In The 70's, Prisons Were The Institution That "Must End"

an enslaved person breaking themselves free of shackles
Zain Murdock
August 31, 2022

"The institution ... probably must end." "[They] create crime rather than prevent it." "A big waste of money and human life."

These quotes about abolition are from the 1970s. A time, although erased from history, when "prison abolition felt almost inevitable."  Wait, what?

In the 1970s, politicians and judges spent days in prison to see precisely how rough it was. Writers churned out anti-prison books. But these weren’t just any politicians and judges. White conservatives and rich people led the way!

Truthfully, though?

All that attention towards the prison system wouldn't have happened had Black incarcerated people not led massive, bloody revolts! White elites conjured those quotes on the backs of people like Angela Davis, the Attica rebels, and George Jackson.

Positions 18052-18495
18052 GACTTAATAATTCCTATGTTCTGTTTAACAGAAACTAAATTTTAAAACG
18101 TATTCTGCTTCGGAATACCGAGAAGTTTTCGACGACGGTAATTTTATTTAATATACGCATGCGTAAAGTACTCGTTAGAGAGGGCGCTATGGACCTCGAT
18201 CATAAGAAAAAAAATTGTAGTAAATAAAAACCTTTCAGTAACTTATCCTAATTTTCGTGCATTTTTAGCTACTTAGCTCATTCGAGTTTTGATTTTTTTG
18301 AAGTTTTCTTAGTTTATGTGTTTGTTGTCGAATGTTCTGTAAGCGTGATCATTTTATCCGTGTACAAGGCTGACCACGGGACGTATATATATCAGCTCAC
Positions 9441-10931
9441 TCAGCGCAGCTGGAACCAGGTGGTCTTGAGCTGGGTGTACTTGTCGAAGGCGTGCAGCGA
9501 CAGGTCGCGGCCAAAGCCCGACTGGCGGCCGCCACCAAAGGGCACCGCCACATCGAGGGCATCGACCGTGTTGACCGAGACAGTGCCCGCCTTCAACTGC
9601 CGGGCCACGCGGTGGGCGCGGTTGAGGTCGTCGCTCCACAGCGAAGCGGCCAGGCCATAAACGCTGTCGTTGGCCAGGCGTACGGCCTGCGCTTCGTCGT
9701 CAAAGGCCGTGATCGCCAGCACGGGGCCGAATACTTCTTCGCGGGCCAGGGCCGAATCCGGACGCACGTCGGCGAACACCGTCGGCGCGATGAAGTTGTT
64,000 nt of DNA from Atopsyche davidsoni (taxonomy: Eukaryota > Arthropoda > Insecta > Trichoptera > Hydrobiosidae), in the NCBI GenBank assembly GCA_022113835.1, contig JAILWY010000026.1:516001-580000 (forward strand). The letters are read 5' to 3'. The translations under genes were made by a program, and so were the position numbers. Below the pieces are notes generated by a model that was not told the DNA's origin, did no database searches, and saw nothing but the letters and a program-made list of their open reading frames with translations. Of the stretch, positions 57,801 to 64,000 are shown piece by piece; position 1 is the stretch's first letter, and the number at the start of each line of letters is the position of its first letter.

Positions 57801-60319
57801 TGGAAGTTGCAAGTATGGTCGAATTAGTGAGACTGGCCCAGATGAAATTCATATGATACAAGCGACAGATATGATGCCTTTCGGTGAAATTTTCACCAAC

Since 1970, economic, religious, and political motivations, entangled with anti-Blackness, has skyrocketed mass incarceration. The overall incarcerated population increased by 500%. Between 1990 and 2009, the private prison population increased by about 1,600%. 

But though the 1970s have passed, our opportunity to make radical change hasn't.

Prison abolition is NOT a new or impossible concept. Black incarcerated leaders and other Black abolitionists have always been and STILL are ahead of the curve. Let’s join them in making this abolitionist history repeat itself and this time we will win!

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